Desert Isle Keeper
Forbidden Nights with the Viscount
Forbidden Nights with the Viscount is the first novel by Julia Justiss I have read, and I simply fell in love with the story from the first few pages. Both the characters have complex lives beyond their romantic entanglement with each other. They are passionate about their involvement in politics while respecting and trusting the other person’s contribution and continued desire to work for the betterment of the country. This is very romantic and made me believe in their potential for long-term happiness.
Giles Hadley, Viscount Lyndlington is a rising Member of Parliament and believes strongly in the Reform Bill. He’s a Whig, but his father, the Earl of Telbridge is a dyed in the wool Tory. Giles is known for his powerful oratory in the House of Commons as well as for his meticulous research skills and is known as one of Hadley’s Hellions, a sobriquet he and his three closest friends acquired while studying at Oxford.
Because Giles bears a courtesy title, he is able to be a member of the House of Commons, but when he eventually inherits the earldom, he will have to take his seat in the House of Lords. However, he is extremely reluctant to think about the father from whom he has been bitterly estranged since his early childhood – so much so that he refuses to even think about the land and the people on the estate that are going to be his responsibility one day. His father had cast off his wife and son to live in poverty and Giles can never forgive that.
Lady Margaret Roberts, widowed daughter of the Marquess of Witlow, is a Tory through and through and acts as her father’s political hostess. She believes deeply in the aristocratic responsibility for the welfare of the land and its people, and she’s wary of the radical beliefs espoused by some of the Whigs.
Giles and Margaret meet when they’re both canvassing for their candidates in the Borough of Chellingham. The instant attraction they feel arrests their political goals for the moment and draws them together in conversation. A sudden disturbance in the tenor of the crowd has Giles rushing to her rescue and taking her away to an inn, where their conversation causes them to fall further under each other’s spell.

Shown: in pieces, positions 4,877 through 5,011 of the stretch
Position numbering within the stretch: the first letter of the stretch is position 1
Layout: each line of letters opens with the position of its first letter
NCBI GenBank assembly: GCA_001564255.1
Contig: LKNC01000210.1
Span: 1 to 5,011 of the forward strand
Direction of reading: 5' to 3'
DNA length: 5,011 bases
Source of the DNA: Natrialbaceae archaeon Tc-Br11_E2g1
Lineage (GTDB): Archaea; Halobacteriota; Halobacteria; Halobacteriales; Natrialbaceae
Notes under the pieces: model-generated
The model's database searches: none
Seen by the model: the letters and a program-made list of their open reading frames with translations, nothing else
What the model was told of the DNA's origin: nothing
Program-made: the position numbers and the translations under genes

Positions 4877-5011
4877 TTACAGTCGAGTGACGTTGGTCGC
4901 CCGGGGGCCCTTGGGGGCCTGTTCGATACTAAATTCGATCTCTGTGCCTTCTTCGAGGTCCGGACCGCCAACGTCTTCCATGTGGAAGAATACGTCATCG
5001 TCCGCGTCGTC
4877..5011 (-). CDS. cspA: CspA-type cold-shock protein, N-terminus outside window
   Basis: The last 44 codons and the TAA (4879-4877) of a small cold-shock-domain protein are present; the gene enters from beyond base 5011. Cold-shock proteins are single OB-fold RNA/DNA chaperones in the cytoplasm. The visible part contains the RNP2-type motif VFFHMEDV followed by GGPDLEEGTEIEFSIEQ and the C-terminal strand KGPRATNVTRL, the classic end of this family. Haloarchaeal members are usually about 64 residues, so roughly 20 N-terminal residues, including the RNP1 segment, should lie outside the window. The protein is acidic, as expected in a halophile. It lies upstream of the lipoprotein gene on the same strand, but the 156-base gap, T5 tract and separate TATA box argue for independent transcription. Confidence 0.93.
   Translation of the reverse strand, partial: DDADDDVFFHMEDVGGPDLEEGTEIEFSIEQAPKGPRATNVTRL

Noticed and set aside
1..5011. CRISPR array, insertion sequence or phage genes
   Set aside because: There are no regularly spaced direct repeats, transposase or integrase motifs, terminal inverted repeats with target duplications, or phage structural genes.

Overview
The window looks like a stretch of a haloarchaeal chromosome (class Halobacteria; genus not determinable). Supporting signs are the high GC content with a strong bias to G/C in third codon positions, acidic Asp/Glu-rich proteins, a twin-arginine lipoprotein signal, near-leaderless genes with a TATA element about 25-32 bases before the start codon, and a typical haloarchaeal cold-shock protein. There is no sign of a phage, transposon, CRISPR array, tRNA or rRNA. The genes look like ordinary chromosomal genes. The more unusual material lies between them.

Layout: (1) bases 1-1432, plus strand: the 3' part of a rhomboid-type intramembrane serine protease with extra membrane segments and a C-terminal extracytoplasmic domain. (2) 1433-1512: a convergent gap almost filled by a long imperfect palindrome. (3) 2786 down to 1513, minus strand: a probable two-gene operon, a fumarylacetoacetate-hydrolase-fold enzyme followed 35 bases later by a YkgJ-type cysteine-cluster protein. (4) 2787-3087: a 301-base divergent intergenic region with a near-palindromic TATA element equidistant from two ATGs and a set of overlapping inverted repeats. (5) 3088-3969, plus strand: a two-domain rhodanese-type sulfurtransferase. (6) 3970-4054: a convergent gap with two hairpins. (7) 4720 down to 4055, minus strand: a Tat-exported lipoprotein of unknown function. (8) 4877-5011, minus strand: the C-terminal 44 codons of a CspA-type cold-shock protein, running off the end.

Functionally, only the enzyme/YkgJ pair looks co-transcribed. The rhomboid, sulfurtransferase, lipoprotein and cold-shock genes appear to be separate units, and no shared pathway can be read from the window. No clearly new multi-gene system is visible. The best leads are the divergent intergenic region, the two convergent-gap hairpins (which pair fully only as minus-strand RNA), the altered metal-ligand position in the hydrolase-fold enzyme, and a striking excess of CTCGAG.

She was honored to make the acquaintance of a man so esteemed by her father – and awed enough, she forgot his physical allure. But only for an instant. With her next breath, she was once again subsumed in awareness of the powerful attraction he generated. What a combination! she thought dazedly. That intense masculine appeal embodied in a man pursuing a career she admired above all others. And there was something of the wicked about him.
Giles discovers that Margaret is being courted by his vindictive half-brother, George, who’s trying to curry the marquess’ favor. He’s much relieved, however, to discover that Margaret cares not a whit for George, and that George’s effort to poison her mind against Giles has been ineffectual.
In the days following, both of them go about their usual business in a sensual haze. Margaret’s great aunt, the Dowager Countess of Sayleford, plants the insidious idea in her head that as a widow, she can take a lover, so long as she’s discreet and careful. Marriage is out of the question for Margaret since the loss of her beloved husband six years ago, and she’s never had affairs, because she’s been terrified of getting pregnant and having to deal with the consequences. I really liked this latter detail. In too many books, widows indulge in heedless affairs with no thought to the possible consequences, but this book tackles the problem realistically and head-on. But Margaret desperately wants Giles.
Giles Hadley excited her mind as much as he stirred her sense. Oh, to be with a man who burned with ardent purpose, who inspired one with a desire to be with him, not just in bed, but out of it as well!
So one morning in Hyde Park, before prudence has a chance to wrestle with her conscience Margaret blurts out that one cannot depend on the future and so one must seize every opportunity that comes one’s way. Giles is amazed that he has been offered carte blanche by a woman and by such a woman. And they begin a deeply sensual – but unconsummated – affair. Their intimate scenes are creative and underwritten with his concern for not having her run the slightest risk of getting pregnant. “Maggie mine,” he calls her with deep affection and regard. The entire book has been written with such tenderness that that shorthand made me smile every time I read it.
I truly enjoyed seeing Giles and Maggie connect over their desire for each other but more importantly through their thoughts and ideas. They are fearless with each other – unafraid to be clever, passionate, and honest, even if what they say is going to make the other person angry. Doing the right thing for the other person is more important that avoiding causing offense. This is what makes a good relationship great. An attraction that makes them dizzy with longing is the delicious icing on top of this bedrock of the relationship. And while each of them is powerful politically in their own right, together, they’re a powerhouse. Can you just imagine how this Tory married to this Whig will shake up the Lords?
Overall, Forbidden Nights with the Viscount is very smartly written: the prose flows along swiftly with no extraneous words and there’s a big story packed in its short category length. I loved it so much, I can hardly wait to dive into the next two books in the Hadley’s Hellions series: Stolen Encounters with the Duchess and Convenient Proposal to the Lady.